Never one to settle for second best, Albert Hunt first made his way into the transport industry as a means to an end.
In his early 20s, Albert started work as a builder and quickly expanded the business to concrete formwork. He struggled to find reliable contractors to cart the formwork, so decided to make sure the task was completed properly and bought a few trucks.
Albert cut all ties to the formwork industry in the late 1980s to focus on transport. He secured contracts with numerous companies, including BHP and Shelleys soft drinks, which saw his company, AHT, booming, trailers never left the yards at St Marys or Wellington without carting at least 30 tonnes of steel as base, soft drinks and other general freight on top. The company had depots in Sydney, Darwin and Wellington, the latter used as a road train hook-up yard. In those days North Burke was the legal hook-up yard but according to Albert, there was no way the trucks were dog-running that far.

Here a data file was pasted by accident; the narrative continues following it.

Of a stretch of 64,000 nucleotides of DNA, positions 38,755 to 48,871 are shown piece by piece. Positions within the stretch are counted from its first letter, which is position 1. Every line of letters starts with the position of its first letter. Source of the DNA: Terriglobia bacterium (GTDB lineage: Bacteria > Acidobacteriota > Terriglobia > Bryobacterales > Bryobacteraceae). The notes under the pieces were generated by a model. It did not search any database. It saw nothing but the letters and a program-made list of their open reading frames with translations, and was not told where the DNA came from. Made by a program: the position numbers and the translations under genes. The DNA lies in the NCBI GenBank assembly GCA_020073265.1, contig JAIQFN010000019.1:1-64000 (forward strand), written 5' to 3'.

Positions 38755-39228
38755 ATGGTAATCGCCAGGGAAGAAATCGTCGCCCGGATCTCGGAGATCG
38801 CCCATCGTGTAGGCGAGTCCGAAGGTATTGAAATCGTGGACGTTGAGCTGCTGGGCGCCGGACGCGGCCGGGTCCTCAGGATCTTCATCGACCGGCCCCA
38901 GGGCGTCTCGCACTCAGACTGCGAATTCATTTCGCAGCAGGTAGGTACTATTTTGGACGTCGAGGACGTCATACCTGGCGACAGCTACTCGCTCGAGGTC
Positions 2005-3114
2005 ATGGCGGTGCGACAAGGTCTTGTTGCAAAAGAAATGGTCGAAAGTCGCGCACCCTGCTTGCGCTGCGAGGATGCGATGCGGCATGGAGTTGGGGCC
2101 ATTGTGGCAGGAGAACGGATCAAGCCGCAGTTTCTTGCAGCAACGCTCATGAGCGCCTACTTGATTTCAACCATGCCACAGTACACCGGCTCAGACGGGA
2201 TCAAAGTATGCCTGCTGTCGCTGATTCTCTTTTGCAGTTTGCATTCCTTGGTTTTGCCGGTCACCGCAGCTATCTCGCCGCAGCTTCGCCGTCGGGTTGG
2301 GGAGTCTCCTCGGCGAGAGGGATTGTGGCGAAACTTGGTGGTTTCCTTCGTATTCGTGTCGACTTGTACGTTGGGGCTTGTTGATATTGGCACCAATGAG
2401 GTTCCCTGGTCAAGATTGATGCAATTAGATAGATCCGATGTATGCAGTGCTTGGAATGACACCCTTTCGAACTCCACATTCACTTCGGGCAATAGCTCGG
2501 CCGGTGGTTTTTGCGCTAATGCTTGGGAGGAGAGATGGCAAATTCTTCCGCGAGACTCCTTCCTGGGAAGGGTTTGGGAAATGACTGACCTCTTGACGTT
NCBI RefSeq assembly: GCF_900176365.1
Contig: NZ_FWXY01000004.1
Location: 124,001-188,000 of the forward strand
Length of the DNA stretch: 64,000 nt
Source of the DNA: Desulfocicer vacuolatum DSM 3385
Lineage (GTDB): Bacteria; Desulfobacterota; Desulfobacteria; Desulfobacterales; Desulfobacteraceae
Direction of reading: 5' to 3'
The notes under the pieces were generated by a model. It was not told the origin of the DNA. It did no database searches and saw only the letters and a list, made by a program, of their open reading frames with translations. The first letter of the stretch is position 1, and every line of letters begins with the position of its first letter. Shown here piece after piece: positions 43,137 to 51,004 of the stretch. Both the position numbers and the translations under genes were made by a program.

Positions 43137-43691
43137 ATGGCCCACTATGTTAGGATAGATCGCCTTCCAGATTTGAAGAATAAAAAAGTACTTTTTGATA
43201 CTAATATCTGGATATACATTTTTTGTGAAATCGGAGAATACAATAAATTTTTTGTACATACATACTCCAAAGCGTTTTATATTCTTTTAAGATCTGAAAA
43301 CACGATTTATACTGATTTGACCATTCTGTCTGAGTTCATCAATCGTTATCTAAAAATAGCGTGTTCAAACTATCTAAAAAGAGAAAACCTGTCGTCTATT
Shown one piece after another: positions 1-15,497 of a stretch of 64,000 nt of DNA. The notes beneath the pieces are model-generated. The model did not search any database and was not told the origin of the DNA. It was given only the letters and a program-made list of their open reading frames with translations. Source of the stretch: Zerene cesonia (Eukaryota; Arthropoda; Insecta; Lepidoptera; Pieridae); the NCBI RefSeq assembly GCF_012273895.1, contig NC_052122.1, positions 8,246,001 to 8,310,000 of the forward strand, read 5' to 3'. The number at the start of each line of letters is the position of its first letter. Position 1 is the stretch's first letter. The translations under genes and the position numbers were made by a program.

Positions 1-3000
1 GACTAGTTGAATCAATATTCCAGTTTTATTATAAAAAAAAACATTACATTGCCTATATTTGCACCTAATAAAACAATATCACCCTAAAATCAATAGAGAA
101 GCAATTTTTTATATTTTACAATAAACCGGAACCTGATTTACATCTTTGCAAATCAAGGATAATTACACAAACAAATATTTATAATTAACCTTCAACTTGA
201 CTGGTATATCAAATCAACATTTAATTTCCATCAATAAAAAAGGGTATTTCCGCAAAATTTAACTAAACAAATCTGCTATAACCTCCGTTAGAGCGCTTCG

Case IH then approached Albert to cart agricultural machinery from its yard and he secured a contract to cart all Case IH products Australia-wide. This partnership lasted for more than 25 years through mergers with New Holland and Fiat.
Once this partnership ended, Albert had all his children, including his son-in-law, working for the business. They decided to steer the company back to its beginnings focusing on road train and B-Double work to remote areas in partnership with mining and larger transport companies, with their trucks running across the country from the depot at St Marys.
Albert passed away in September 2012 following an accident in his Denning Coach Convert motorhome, otherwise known as his 'baby'. The family then made the decision to sell the business, in order to focus on quality family time.